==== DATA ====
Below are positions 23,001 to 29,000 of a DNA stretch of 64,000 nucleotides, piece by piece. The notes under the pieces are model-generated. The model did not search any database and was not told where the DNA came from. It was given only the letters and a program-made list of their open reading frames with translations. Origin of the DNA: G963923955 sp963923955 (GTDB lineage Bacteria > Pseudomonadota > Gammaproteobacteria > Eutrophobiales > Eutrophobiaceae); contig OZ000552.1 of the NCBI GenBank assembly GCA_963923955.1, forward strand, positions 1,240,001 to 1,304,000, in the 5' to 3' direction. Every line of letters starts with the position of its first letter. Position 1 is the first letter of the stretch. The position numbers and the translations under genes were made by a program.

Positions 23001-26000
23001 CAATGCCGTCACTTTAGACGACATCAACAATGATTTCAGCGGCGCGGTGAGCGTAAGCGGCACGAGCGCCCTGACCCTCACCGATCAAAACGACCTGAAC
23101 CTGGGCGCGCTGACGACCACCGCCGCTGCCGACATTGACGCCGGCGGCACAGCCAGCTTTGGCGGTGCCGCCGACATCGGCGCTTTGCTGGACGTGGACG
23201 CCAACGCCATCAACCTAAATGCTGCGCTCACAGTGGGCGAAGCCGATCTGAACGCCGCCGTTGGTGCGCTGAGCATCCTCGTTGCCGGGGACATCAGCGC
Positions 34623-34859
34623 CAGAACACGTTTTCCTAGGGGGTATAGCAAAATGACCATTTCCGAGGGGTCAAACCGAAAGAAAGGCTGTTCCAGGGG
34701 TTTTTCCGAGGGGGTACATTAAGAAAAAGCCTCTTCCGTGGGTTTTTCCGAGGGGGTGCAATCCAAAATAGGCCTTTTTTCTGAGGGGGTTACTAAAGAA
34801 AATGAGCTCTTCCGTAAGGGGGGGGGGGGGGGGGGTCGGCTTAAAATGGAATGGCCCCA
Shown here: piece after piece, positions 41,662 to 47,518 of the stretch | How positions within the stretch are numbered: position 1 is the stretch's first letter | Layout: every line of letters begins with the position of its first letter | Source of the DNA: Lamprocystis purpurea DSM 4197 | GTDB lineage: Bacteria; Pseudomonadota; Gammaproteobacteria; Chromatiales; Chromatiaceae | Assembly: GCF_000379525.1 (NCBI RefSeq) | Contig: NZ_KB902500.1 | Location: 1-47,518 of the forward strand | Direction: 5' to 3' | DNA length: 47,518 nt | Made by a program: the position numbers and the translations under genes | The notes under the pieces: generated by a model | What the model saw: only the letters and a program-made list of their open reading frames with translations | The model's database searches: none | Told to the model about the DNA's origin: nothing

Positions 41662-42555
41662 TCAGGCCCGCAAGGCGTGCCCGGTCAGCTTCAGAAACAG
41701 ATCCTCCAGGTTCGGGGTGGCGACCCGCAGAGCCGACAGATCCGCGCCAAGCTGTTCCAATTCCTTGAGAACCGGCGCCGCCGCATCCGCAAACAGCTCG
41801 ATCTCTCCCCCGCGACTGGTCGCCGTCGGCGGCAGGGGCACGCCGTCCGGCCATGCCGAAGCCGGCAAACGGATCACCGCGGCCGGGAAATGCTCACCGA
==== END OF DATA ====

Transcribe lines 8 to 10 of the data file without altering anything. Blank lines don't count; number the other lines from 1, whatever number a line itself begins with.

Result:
34701 TTTTTCCGAGGGGGTACATTAAGAAAAAGCCTCTTCCGTGGGTTTTTCCGAGGGGGTGCAATCCAAAATAGGCCTTTTTTCTGAGGGGGTTACTAAAGAA
34801 AATGAGCTCTTCCGTAAGGGGGGGGGGGGGGGGGGTCGGCTTAAAATGGAATGGCCCCA
Shown here: piece after piece, positions 41,662 to 47,518 of the stretch | How positions within the stretch are numbered: position 1 is the stretch's first letter | Layout: every line of letters begins with the position of its first letter | Source of the DNA: Lamprocystis purpurea DSM 4197 | GTDB lineage: Bacteria; Pseudomonadota; Gammaproteobacteria; Chromatiales; Chromatiaceae | Assembly: GCF_000379525.1 (NCBI RefSeq) | Contig: NZ_KB902500.1 | Location: 1-47,518 of the forward strand | Direction: 5' to 3' | DNA length: 47,518 nt | Made by a program: the position numbers and the translations under genes | The notes under the pieces: generated by a model | What the model saw: only the letters and a program-made list of their open reading frames with translations | The model's database searches: none | Told to the model about the DNA's origin: nothing